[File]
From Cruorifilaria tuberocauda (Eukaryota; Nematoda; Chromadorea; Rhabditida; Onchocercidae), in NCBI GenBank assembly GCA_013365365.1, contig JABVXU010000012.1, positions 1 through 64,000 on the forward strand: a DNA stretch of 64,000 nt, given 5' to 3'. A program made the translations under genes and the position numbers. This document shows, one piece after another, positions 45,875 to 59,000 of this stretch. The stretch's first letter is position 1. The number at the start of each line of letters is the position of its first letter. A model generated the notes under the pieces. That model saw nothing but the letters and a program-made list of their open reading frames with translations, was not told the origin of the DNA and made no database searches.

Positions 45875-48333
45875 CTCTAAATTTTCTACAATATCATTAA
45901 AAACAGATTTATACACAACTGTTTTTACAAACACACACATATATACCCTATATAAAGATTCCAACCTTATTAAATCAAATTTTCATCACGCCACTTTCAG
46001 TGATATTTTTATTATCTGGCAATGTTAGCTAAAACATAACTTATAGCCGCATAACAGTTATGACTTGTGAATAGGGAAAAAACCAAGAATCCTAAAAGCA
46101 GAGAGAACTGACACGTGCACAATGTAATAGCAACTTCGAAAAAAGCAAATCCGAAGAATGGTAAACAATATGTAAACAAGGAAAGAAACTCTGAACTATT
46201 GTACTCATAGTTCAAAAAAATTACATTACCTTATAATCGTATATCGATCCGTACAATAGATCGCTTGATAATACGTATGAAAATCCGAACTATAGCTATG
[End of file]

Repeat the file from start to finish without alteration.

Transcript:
From Cruorifilaria tuberocauda (Eukaryota; Nematoda; Chromadorea; Rhabditida; Onchocercidae), in NCBI GenBank assembly GCA_013365365.1, contig JABVXU010000012.1, positions 1 through 64,000 on the forward strand: a DNA stretch of 64,000 nt, given 5' to 3'. A program made the translations under genes and the position numbers. This document shows, one piece after another, positions 45,875 to 59,000 of this stretch. The stretch's first letter is position 1. The number at the start of each line of letters is the position of its first letter. A model generated the notes under the pieces. That model saw nothing but the letters and a program-made list of their open reading frames with translations, was not told the origin of the DNA and made no database searches.

Positions 45875-48333
45875 CTCTAAATTTTCTACAATATCATTAA
45901 AAACAGATTTATACACAACTGTTTTTACAAACACACACATATATACCCTATATAAAGATTCCAACCTTATTAAATCAAATTTTCATCACGCCACTTTCAG
46001 TGATATTTTTATTATCTGGCAATGTTAGCTAAAACATAACTTATAGCCGCATAACAGTTATGACTTGTGAATAGGGAAAAAACCAAGAATCCTAAAAGCA
46101 GAGAGAACTGACACGTGCACAATGTAATAGCAACTTCGAAAAAAGCAAATCCGAAGAATGGTAAACAATATGTAAACAAGGAAAGAAACTCTGAACTATT
46201 GTACTCATAGTTCAAAAAAATTACATTACCTTATAATCGTATATCGATCCGTACAATAGATCGCTTGATAATACGTATGAAAATCCGAACTATAGCTATG